What are the main practices of Jainism?

To understand the main practices of Jainism, it is important to understand the main sects of Jainism. Just as in Christianity there are Protestants & Catholics, in Islam there are Sufi and Sunni, in Jainism the two main sects are Shwetambaras and Digambaras. Although they unanimously believe in the teachings of Lord Mahaveer, there are various minor differences in their scriptures and practise of religion. One of the most prevalent differences in the sects are that the male monks of the Digamabaras do not have any possession whatsoever (not even clothes), whereas the monks of the Shwetambaras sect do wear clothes. Moreover, the idols of the Shwetambaras have eyes fully open and are ornately decorated, whilst the idols of the Digambaras are undecorated in their natural form with eyes semi-closed in meditation.

Within the Shwetambaras there are again two main sects – Murti Pujak and Sthanakvasi. Although there can be various nuances in their practise of religion, the fundamental difference is that murti pujak believe in various rituals, decorations, offerings to the Lord whereas Sthanakvasi believe in purification of the soul through reading scriptures and meditation. In simple parlance, Murti Pujak focus on “form”, whereas Sthanakvasi focus on the “formless”. Therefore Sthanakvasis do not tend to go to temples and perform various rituals, instead they would gather in a hall or at homes and engage in self realisation through reading scriptures, contemplation and concentration on the purification of the soul.

All sects unequivocally believe in the practise of Samayika which is considered to be one of the Avashyakas (essential duties). The essence is to remain in equanimity for 48 minutes during which devotees can do various things (dhyana or meditation), pratikramana (repentence of sins), mantra jaap (recitation) or using rosaries, kayotsarga (non-attachment to the body), pratyakhyana (taking religious vows), etc.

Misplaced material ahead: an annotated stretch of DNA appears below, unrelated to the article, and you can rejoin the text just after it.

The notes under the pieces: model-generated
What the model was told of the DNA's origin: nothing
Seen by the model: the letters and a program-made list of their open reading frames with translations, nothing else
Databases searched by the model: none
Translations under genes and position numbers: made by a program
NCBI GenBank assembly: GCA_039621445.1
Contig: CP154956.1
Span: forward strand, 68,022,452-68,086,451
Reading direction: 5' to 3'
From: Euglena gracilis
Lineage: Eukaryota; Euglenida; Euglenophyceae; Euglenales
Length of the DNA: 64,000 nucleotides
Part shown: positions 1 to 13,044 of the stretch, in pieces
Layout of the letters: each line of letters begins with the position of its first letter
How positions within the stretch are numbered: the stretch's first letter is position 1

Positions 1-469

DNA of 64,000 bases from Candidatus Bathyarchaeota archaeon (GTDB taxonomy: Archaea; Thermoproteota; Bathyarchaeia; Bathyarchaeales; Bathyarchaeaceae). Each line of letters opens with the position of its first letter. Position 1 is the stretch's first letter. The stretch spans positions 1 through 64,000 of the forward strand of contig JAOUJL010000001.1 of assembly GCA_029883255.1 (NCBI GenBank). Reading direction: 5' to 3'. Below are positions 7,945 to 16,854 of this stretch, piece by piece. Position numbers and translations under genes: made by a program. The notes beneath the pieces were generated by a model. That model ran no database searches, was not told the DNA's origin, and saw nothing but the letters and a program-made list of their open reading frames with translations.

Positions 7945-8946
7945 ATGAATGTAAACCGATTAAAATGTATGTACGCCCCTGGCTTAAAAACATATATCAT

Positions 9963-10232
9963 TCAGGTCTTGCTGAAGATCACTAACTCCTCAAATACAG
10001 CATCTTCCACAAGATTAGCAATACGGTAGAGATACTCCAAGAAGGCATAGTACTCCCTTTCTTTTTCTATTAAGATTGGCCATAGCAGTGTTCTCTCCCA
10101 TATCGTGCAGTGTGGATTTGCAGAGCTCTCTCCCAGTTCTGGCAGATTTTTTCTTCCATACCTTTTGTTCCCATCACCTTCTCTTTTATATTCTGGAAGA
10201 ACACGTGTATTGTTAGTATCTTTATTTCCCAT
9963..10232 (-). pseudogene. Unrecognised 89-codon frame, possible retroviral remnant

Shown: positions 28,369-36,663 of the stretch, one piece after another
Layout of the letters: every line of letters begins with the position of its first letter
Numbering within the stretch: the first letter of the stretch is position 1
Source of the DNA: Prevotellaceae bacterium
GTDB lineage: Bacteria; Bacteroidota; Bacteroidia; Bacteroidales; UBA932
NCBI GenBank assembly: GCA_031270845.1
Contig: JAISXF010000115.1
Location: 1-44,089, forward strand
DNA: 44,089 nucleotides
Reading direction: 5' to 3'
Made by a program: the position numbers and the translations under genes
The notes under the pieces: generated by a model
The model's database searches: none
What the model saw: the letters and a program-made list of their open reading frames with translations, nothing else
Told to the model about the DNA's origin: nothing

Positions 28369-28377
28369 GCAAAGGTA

Another practise prevalent in all sects is listening to the spirtual discourses by monks and nuns. This is a very effective way of the revered ascetics to pass on their deep understanding of the scriptures and guide the laity on how to live a spiritual life.

There are two forms of puja (worship):

(i) Anga Puja – this is done by anointing the idol with water, sandalwood paste, flowers, crown, etc

(ii) Agra Puja – this is done by placing incense, lamp, rice, fruit and sweets in front of the idols each having a special spiritual significance.

Both of these forms of worship is collectively known as Ashta Prakari Puja. Since this form of worship involves use of various materials it is called Dravya Puja (physical worship). On the other hand, worshipping on the Lord’s qualities and contemplating on imbibing such qualities in our lives constitues Bhava Puja. All these forms of worhship are mainly performed by the Shwetambara sect. Performing tapa (austerities) is also a common practise during the year. The 9 day fasting of Ayambil occurs twice a year and the most important festival of forgiveness called Paryushan occurs annually.

The main Digambara forms of worship are abhishek (anointing the idol), reciting prayers, adoration the virtues of the enlightened souls. Their festival of forgiveness is called Das Lakshana in which 10 supreme attributes of the Lord are reflected upon deeply.

Whilst all of the above describes the various ritual and forms of worship, the emphasis from many spiritual gurus nowadays is to primarily focus on how to become a better person by renouncing vices, adopting virtues and learning the Art of Living. Externally diligently performing all the various forms of worship, but being very greedy, angry, deceitful, proud nullifies the benefits of the rituals.

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